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Effect of breed on anatomy of portosystemic shunts
A very interesting question and a very interesting study on nearly 250 animals: Do species and breed have an effect on the anatomy of portosystemic vascular anomalies in dogs and cats? A large retrospective study from Australia.

233 dogs and nine cats presenting to the University Veterinary Centre, Sydney, were included in this study.
Case records were evaluated for breed, sex, age, anatomical and histological diagnosis.
Cases were included when a portosystemic vascular anomaly resulted from a congenital or developmental abnormality of the liver or portal venous system.

RESULTS: Disease conditions included single congenital portosystemic shunt with patent portal vasculature (214 dogs, nine cats), portal vein aplasia (nine dogs), multiple acquired shunts resulting from portal vein hypoplasia (seven dogs), biliary atresia (one dog) and microvascular dysplasia (one dog).

One Maltese had a single, congenital shunt and multiple acquired shunts resulting from hepatic cirrhosis.

Breeds that were significantly over-represented included the Maltese, Silky Terrier, Australian Cattle Dog, Bichon Frise, Shih Tzu, Miniature Schnauzer, Border Collie, Jack Russell Terrier, Irish Wolfhound and Himalayan cat.

Bichon Frise with shunts were significantly more likely to be female than male (12:2, P < 0.001).

Two hundred and fourteen dogs (91.4%), and all cats, had shunts that were amenable to attenuation.

Inoperable shunts occurred in 19 dogs (8.2%). Fifty six of 61 (92%) operable shunts in large breed dogs were intrahepatic, versus 10/153 (7%) in small breeds (P < 0.0001).

Breeds that were not predisposed to portosystemic shunts were significantly more likely to have unusual or inoperable shunts than dogs from predisposed breeds (29% versus 7.6%, P < 0.0001).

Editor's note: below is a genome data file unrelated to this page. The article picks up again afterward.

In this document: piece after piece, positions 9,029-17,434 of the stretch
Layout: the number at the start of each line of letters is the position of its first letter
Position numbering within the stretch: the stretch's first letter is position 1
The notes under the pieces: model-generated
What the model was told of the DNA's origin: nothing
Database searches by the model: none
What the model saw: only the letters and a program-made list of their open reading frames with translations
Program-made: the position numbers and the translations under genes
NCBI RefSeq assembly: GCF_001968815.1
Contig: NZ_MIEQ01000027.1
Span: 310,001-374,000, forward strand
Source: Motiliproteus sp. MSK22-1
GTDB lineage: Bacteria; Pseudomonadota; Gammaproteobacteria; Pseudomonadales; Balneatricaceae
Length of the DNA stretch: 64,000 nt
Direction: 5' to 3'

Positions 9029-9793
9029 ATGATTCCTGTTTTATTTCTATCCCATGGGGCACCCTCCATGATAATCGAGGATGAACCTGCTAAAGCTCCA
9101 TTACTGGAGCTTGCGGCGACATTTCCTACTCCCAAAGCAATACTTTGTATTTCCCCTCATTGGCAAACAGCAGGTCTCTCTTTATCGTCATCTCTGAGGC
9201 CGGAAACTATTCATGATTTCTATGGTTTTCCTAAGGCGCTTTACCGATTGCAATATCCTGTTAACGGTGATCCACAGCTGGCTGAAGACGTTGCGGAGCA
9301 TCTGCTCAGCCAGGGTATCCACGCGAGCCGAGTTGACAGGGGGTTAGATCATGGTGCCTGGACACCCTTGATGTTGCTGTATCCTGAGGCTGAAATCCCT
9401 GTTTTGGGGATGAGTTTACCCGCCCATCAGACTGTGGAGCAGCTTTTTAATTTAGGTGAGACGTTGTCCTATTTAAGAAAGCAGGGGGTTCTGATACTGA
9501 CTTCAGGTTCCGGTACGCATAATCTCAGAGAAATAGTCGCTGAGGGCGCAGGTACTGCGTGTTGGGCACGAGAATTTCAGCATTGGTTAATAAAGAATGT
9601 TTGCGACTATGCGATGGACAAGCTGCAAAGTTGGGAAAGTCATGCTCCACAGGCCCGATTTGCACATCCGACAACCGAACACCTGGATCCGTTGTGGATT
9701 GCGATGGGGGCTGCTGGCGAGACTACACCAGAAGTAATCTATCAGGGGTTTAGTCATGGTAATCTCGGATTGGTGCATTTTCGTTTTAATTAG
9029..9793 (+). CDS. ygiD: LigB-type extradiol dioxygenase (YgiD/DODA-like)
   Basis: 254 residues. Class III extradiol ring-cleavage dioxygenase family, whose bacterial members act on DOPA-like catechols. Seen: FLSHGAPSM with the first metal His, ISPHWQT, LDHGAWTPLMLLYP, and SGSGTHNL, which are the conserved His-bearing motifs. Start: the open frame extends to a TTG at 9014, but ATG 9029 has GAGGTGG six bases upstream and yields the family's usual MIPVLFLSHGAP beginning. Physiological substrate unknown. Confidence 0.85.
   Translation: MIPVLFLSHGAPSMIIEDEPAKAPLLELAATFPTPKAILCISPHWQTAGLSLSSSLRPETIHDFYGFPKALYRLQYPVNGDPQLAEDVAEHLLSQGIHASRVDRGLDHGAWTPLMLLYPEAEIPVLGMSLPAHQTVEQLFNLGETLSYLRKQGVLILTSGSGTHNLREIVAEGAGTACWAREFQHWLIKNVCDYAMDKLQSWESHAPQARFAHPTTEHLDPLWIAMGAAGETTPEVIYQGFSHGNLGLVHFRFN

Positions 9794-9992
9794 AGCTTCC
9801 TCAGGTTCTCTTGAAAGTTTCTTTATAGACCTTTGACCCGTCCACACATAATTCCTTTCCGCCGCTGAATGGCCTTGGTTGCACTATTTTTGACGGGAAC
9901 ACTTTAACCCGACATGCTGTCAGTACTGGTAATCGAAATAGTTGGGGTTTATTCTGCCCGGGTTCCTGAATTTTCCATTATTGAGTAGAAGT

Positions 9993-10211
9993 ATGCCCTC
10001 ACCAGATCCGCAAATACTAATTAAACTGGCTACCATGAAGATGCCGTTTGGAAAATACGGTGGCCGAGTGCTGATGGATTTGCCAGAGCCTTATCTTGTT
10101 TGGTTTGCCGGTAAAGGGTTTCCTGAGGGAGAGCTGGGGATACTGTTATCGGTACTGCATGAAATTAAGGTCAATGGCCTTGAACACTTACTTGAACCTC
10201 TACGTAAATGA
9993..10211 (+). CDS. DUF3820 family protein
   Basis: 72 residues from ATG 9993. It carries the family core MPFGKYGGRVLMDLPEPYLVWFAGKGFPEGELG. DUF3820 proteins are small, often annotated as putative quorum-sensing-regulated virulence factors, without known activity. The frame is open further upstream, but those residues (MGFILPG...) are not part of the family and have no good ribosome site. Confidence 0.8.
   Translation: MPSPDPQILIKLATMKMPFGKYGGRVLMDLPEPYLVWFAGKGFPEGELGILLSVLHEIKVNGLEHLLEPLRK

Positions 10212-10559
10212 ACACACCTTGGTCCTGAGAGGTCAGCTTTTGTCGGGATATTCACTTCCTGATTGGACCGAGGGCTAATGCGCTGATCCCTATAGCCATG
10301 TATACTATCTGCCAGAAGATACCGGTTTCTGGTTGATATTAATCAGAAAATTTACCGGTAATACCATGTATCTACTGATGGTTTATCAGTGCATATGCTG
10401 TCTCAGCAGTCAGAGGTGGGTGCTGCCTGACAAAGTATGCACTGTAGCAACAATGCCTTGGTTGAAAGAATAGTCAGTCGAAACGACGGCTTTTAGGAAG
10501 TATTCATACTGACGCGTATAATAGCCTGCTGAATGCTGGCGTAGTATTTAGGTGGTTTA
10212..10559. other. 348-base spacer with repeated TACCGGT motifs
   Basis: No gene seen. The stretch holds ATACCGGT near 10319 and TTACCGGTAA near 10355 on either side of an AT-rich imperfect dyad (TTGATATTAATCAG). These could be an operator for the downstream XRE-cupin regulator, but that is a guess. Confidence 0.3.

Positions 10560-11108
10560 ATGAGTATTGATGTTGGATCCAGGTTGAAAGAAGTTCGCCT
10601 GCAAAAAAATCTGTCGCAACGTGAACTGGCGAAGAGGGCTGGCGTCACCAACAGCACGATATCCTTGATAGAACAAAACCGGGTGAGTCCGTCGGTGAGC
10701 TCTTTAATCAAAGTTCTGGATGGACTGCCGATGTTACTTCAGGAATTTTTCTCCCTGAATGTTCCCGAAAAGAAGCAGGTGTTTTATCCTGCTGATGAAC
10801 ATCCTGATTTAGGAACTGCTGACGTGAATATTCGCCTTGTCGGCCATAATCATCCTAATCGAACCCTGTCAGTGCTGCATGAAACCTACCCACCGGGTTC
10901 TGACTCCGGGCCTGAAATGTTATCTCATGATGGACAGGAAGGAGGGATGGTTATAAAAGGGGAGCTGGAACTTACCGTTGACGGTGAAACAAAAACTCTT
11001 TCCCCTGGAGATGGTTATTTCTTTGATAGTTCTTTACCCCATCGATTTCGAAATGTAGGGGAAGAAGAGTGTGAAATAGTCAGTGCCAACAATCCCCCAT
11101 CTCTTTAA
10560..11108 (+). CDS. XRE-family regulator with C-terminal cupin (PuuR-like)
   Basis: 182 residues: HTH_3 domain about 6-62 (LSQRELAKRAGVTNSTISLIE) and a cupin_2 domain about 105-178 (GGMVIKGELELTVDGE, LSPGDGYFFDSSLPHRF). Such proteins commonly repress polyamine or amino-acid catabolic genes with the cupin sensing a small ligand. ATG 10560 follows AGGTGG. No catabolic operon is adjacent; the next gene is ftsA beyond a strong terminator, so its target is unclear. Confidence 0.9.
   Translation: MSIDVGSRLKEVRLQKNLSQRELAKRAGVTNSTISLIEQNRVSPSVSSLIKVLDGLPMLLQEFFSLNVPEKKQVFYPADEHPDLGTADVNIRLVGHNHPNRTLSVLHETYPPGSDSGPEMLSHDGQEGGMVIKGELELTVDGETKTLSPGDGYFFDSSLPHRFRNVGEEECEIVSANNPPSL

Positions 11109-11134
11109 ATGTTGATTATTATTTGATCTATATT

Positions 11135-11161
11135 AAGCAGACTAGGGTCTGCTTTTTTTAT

No significant relationship between breed and shunt type could be determined in cats.

CONCLUSION: Breed has a significant influence on shunt anatomy in dogs.
Animals presenting with signs of portosystemic shunting may suffer from a wide range of operable or inoperable conditions.
Veterinarians should be aware that unusual or inoperable shunts are much more likely to occur in breeds that are not predisposed to congenital portosystemic shunts.



Source: Hunt GB. (2004): Effect of breed on anatomy of portosystemic shunts resulting from congenital diseases in dogs and cats: a review of 242 cases. In: Aust Vet J. 2004 Dec;82(12):746-9.



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SMALL ANIMAL PRACTICE

Reference intervals for blood parameters in Shetland Sheepdogsmembers
Several breeds have physiological peculiarities that induce variations in reference intervals (RIs) compared with the general canine population. Shetland sheepdogs (SSs) are reported to be more predisposed to different diseases (eg, hyperlipidemia, gallbladder mucocele, and hypothyroidism). Consequently, a breed‐specific approach is more often required. Thus, the aim of this study was to determine whether the RIs of the general canine population could be applied to that of SSs, and to generate breed‐specific RIs, where appropriate.

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